My Hijab Story

In a world full of misinformation about the hijab, I want to spread positivity around. Hijab is not a symbol of oppression but instead, focuses on the freedom of choice.

Everyone’s history with the hijab and the way they came to wear it is different. Maybe you didn’t want to wear it initially. Maybe you started and then stopped. Maybe you started very late in life. Maybe you’d like to change how you do it. Here is My Hijab Story.

My mom taught me that at some point in my life, Muslim Women starts wearing a hijab. So one fine day, she suggested (ie; not forced) that I start wearing it. I did not say no, but I did not say yes either.

I was abroad when I received a call from my mom, wanting to confirm whether I would, or not, wear the hijab the following year, as she would need to alter my school uniform if I do. Perhaps the fact that I was away from her and caught up with something else made me agree to wear the hijab, subconsciously.

Thus, I became more creative with my hair. I bought hair clips and grips, bands and accessories, all for the few hijab-free weeks I had left. And that is an investment I would never regret.

I arrived at my home country just the day before school began, which meant that I had to wear the hijab the very next day.

The day I wore the hijab for the first time was a tough one. Since I had zero interest to wear it, I did not make an effort to wear it in a decent manner. Thus, I arrived at school with a poorly worn hijab. A teacher asked me why I wore the hijab, since I had told her the previous year that I will start wearing a hijab once I am over the age of 40. Moreover, all my schoolmates had seen me without a hijab on, so it was hard for them to grasp my new look, let alone it being hard for ME to grasp MY new look.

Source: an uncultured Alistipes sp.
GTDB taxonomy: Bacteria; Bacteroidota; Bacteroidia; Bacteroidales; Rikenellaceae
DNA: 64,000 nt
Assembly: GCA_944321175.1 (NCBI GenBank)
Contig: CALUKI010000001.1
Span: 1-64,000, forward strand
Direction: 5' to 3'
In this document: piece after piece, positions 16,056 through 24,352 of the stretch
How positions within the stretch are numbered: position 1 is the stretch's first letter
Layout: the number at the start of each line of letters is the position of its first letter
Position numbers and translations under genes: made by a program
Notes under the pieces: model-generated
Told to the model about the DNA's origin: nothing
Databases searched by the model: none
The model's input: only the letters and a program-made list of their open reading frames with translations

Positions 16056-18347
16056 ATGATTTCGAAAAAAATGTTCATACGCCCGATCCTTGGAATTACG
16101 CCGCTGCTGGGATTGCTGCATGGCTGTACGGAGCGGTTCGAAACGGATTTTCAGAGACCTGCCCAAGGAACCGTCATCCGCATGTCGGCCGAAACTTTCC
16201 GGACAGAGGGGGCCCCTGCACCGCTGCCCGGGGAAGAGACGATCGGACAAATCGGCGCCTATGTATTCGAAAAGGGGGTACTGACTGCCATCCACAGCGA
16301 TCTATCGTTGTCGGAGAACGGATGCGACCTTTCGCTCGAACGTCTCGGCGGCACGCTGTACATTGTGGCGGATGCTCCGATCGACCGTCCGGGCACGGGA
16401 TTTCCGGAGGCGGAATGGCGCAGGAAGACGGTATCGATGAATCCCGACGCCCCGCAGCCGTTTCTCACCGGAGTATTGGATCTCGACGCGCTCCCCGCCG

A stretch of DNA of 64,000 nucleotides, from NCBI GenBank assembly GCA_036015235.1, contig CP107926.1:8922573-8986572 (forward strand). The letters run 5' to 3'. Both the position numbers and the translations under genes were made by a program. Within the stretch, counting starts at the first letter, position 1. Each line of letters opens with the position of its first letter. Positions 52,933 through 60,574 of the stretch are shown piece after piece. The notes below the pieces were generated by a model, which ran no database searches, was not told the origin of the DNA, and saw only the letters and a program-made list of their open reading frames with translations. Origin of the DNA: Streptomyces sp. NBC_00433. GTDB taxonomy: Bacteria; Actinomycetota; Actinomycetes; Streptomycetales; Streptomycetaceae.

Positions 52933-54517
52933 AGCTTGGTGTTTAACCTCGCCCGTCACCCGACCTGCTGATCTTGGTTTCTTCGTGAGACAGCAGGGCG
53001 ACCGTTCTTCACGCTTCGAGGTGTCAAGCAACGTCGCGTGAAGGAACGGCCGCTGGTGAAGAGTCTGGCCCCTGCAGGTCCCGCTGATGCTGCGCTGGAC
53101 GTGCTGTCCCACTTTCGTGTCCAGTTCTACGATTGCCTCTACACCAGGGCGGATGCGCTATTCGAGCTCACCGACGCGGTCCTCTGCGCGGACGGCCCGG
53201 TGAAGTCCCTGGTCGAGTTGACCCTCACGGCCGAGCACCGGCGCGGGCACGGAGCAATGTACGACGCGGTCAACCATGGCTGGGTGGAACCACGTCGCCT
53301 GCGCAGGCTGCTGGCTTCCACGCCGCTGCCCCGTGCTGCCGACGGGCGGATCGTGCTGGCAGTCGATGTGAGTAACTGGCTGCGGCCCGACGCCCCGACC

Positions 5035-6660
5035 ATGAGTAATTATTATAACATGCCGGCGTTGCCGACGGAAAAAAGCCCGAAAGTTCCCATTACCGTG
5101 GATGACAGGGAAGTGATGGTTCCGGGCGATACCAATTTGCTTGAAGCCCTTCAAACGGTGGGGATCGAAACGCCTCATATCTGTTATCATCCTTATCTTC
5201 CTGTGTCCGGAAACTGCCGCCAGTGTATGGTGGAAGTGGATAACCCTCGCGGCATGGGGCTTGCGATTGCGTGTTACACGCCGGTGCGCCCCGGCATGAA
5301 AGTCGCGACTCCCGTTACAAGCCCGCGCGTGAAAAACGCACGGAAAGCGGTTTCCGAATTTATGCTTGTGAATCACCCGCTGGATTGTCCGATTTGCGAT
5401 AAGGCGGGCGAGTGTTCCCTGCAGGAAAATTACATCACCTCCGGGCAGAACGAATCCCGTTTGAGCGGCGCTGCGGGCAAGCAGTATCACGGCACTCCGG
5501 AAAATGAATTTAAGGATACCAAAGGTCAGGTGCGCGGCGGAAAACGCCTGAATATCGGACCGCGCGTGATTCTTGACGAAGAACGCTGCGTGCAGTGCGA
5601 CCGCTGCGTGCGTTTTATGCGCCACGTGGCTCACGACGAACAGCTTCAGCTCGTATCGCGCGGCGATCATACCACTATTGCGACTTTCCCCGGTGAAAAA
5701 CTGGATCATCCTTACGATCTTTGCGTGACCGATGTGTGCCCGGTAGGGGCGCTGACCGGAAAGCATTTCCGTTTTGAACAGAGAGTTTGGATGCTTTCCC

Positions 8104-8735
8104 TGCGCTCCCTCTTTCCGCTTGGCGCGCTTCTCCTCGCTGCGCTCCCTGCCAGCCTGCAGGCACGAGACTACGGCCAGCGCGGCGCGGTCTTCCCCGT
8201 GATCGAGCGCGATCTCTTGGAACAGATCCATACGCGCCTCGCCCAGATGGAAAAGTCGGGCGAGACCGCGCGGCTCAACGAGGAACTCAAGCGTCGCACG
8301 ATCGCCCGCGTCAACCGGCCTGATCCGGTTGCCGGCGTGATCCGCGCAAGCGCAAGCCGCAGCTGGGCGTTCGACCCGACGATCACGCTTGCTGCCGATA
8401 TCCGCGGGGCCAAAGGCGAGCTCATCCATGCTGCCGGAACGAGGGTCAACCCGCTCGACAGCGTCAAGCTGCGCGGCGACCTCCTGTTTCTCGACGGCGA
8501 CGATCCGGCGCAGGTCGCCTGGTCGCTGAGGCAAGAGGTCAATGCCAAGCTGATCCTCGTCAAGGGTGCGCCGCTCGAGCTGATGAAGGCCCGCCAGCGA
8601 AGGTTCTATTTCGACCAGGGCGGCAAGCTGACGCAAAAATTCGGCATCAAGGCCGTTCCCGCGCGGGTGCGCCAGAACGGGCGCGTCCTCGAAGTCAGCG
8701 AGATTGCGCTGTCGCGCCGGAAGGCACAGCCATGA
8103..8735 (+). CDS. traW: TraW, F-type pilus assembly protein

During the initial stage of wearing the hijab, I wore a part-time one. I received cheeky comments from people, which I disregarded. But the destructive criticism I received from a few members of my family caused me to fire back. Moreover, the criticism was directed towards my mom too, at times. “Doesn’t she bother to tell Eama to cover up in a proper manner?”

Back in the days, I wore my hijab like scarf wrapped around my head. It then changed to a square Turkish style, with the hijab tightly pinned underneath my chin, making my face look like a blow fish. From there, it shifted to a semi-Arab style, where I used rectangular scarves to loosely drape over my head. Fast forward to the present day, I create styles on my own, while still keeping my hair covered. Like in any journey, the transition to a full hijab took time.

With each passing day, I started getting more and more used to wearing the hijab. I stopped wearing it part-time and started wearing it full-time. It was one of the most difficult, yet rewarding acts I have done. Wearing the hijab is a series of stages and phases, and I grew along with it.